Tips for Preventing Bike Theft
In an effort to help avoid the heartbreak of bike-theft, I thought I’d share these tips for keeping your trusty steed safe and sound.
- It generally costs you more to replace a bike than to invest in a good quality lock – it may be worth taking a second look at yours… (I love my thick, cloth covered, Abus chain – super strong, and gives me the flexibility to lock to more than just a post & ring.)
- As Eric of Curbside says, “Never buy a cable lock. It’s like locking your house with a screen door.”
- Consider using two different kinds of locks, one chain, one U-lock. This will make your bike harder to steal quickly since different tools are required…
- Unless you absolutely need them, do not use quick release on your wheels or seat.
- Nice seats are easy targets so lock ’em down with an extra seat lock, or use a quick release and take it with you every time you lock your bike. (Check out the awesome bike chain seat lock in the photo above!)
- If using a u-lock, the bigger a gap you leave when locking, the more likely your U-lock can be busted open with a bit of torque. Keep it tight.
- Avoid leaving your bike outside overnight.
- Personalise your bike: I love my flower covered basket 😉 Aside from being pretty and making me more visible, it’s also a theft deterrent. In general, it is men who steal bikes… girly flowers can help. Boys can certainly do something similar – use your imagination!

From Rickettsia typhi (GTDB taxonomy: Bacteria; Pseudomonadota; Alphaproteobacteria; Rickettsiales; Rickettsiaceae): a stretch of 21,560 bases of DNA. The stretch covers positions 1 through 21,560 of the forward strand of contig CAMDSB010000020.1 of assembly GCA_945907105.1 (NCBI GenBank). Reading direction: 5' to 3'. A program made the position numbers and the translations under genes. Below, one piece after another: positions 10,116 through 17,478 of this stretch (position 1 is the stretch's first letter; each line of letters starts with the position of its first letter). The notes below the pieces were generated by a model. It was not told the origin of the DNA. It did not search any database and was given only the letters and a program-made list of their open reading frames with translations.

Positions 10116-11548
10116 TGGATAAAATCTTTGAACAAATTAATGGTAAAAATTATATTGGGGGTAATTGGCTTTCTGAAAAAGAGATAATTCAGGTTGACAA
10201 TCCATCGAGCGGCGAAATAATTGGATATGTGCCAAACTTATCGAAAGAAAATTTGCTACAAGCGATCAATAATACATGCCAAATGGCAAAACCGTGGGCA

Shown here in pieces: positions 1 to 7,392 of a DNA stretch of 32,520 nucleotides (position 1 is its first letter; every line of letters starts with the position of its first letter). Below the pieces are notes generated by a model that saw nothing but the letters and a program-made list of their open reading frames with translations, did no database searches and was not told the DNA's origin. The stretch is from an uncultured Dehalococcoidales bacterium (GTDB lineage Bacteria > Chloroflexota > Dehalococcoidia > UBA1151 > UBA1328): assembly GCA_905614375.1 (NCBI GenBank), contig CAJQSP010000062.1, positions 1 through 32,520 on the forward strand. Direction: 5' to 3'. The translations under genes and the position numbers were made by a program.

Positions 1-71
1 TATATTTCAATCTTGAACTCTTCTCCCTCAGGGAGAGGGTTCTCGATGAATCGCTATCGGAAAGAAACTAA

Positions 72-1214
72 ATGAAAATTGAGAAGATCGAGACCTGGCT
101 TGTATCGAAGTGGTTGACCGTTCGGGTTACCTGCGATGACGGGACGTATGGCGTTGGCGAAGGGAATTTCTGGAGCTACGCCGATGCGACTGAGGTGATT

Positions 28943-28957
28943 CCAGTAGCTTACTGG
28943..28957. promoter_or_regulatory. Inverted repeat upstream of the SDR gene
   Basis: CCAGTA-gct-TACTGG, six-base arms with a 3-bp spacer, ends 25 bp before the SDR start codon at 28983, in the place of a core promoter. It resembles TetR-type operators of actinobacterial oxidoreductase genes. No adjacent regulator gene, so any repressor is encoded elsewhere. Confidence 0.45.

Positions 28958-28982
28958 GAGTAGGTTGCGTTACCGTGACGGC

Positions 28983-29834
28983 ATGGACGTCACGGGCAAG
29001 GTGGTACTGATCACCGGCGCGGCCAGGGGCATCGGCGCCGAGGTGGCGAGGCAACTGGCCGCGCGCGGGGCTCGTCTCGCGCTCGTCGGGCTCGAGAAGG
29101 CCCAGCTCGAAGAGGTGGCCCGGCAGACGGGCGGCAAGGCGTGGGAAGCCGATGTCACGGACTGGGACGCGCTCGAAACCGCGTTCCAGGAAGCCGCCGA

- Take a photo of your bike and mark down key identifying information such as the registration number (usually on the underside of the bottom bracket – flip her over and take a look). If your bike is stolen, you have the details handy and can prove it’s yours should it be recovered.
- Use these details to register your bike with the Toronto Police Services Bicycle Registry. If they recover stolen property they can only return it to you if your bike is in the system.
For more theft prevention tips, and to register your bike with TPS, visit http://www.torontopolice.on.ca/bike/
Finally, without putting yourself in harms way, if you notice someone messing with a bike, say something – even a joke will do. We can all help each other by participating in a bit of ‘Neighbourhood Watch’ style community support.
Ride on. And please share this note with any cyclists you know.